Fiscal Responsibility Commission – The Sleeping Watchdog




A few days ago, the minister of finance, Dr. Ngozi Okonjo-Iweala warned that economic activities may be shut down and that the Federal Government may be unable to pay its workforce by September if government failed to resolve the lingering problems with the 2013 Appropriation Act. The fact that the Federal Government is still talking about this year’s budget seven months into the year is indicative of weak fiscal practices and management at all levels of government. Sadly, the effects of government inertia would worsen matters for economically vulnerable Nigerians – a group that has grown significantly in size since President Goodluck Jonathan assumed office.


Considering how dependent the Nigerian economy is on government activities, it is inevitable that the budgetary inertia will further exacerbate poverty and unemployment and slow down what is essentially a jobless GDP growth in the face of increasing poverty. How did things get to this stage? Are there no mechanisms in place to check the attitude of government and its numerous agencies to fiscal responsibility?


Actually, there are several agencies of government charged with this task, except that perhaps taking a cue from the head of government, many of them are asleep, and if anything and have themselves, become part of the problem. It is therefore imperative that we examine some of these MDAs in a bid to highlight their purpose, effectiveness and productivity since their establishment. In continuance of our analysis of MDAs set up by the Federal Government, the first spotlight will be on the Fiscal Responsibility Commission (FRC).


It was then Vice President Atiku Abubakar that first persuaded the National Economic Council to approve a fiscal management framework for the federation in 2001, along the lines adopted by the Brazilian Federation. The Fiscal Responsibility Bill was thereafter initiated by the Obasanjo Economic Team (2003-2007) to ensure the coordination of national economic policy between various tiers of government, and enable monitoring of agencies that are ‘off-budget’ but whose activities have significant impact on fiscal policies. The Fiscal Responsibility Act (FRA) was enacted in 2007 ‘to provide for prudent management of the Nation’s Resources, ensure long-term Macro-Economic stability of the National Economy, and secure greater accountability and transparency in fiscal operations within the Medium Term Fiscal Policy Framework. The FRA established the Fiscal Responsibility Commission to ensure the promotion and enforcement of the Nation’s Economic objectives; and for related matters’. However, it was not until 2008 that the chairman and members of the commission were appointed, under the leadership of Alhaji Aliyu Jibril Yelwa.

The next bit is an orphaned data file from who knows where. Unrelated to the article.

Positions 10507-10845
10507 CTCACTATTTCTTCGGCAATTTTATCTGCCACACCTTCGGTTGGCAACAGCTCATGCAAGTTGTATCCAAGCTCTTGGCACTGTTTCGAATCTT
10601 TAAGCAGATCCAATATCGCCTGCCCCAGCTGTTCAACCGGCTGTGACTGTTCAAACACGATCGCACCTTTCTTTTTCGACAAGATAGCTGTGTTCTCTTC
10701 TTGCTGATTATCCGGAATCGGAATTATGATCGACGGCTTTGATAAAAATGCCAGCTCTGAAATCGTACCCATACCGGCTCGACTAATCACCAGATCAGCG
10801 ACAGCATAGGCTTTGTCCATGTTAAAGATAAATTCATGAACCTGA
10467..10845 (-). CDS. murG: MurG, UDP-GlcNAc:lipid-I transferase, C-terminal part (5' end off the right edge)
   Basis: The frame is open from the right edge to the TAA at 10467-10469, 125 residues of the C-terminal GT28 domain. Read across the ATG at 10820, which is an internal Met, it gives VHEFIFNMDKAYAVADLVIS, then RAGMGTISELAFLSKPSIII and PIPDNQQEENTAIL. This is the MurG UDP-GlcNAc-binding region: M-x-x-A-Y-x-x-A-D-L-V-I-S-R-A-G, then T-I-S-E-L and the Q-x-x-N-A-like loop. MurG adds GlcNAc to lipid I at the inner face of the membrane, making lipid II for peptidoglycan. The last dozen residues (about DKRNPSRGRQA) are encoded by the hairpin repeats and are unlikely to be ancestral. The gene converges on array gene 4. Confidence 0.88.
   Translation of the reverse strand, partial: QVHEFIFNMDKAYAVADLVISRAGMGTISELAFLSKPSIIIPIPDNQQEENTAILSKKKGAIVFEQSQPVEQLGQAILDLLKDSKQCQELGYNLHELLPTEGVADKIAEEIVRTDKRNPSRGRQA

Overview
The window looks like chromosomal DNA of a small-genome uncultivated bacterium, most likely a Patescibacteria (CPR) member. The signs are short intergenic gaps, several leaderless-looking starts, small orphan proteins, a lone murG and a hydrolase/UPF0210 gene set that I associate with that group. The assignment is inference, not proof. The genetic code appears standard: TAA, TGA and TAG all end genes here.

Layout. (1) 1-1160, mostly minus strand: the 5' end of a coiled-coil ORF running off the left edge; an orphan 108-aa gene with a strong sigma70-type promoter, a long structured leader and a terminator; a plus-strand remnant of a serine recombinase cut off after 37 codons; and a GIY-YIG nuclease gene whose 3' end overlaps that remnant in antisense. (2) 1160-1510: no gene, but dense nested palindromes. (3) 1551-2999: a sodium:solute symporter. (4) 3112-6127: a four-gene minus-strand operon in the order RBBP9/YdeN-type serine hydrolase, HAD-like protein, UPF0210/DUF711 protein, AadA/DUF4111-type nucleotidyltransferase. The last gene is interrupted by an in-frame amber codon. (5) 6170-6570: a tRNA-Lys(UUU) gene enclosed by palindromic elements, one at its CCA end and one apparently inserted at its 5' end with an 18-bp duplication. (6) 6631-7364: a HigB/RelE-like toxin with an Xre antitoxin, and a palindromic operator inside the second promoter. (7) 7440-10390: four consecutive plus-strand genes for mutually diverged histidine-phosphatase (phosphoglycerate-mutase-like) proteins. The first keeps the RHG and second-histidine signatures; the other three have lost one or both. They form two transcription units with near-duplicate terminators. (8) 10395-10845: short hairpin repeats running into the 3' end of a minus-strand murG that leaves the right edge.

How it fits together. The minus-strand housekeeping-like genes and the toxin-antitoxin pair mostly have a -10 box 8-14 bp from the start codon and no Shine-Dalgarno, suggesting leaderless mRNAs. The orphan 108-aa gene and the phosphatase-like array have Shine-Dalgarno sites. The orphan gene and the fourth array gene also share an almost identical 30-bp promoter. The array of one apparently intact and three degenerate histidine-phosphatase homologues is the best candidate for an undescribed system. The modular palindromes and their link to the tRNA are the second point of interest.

The FRA in itself is a laudable legislation if it is implemented to the letter as conceived by the Economic Team. However, five years since the establishment of the commission, are there any achievements to show for it or is it just another drainpipe for the nation’s resources? Is the current administration enabling the commission to fulfill its obligations or is it a stumbling block to its overall productivity. Is the FRC an agency that is necessary or is it just another institution with substantially overlapping functions of another in existence? We shall try to answer these and assess the commission’s performance thus far vis-à-vis its statutory mandate.


In clear terms, the FRC is responsible for monitoring budget implementation in the various MDAs at both the Federal and State levels to avoid mismanagement of public funds. The commission is also responsible for ensuring that annual budgets are derived from the Medium Term Expenditure Framework (MTEF) prepared by the Ministry of Finance for a period of three financial years, and approved by the National Assembly.  According to the FRA, every government corporation is required to establish a general reserve fund where 20% of its operating surplus is allocated annually while the balance is to be paid into the Federal Government’s Consolidated Revenue Fund. The commission is also required to publish, on a quarterly basis, a list of each of the tiers of governments in the federation that have exceeded the limits of consolidated debt, indicating the amount by which the limit is exceeded.


So far, attempts at implementation of the FRA are mainly at the Federal level. This is grossly insufficient given that the sub-national governments (states and local governments) control over 50 percent of nationally-shared revenue. Available data collated in 2010 indicated that only 20 out of the 36 states in the Federation had initiated the process of Fiscal Responsibility legislation. Apart from enacting the fiscal responsibility laws, there is a major problem with implementation. There still exists sickening mismanagement of public funds across MDAs with huge figures appropriated in the budget and no corresponding capital investments to show for it. The FRC which is the body responsible for ensuring fiscal responsibility and the due implementation of budgets and projects is lax about fulfilling its role.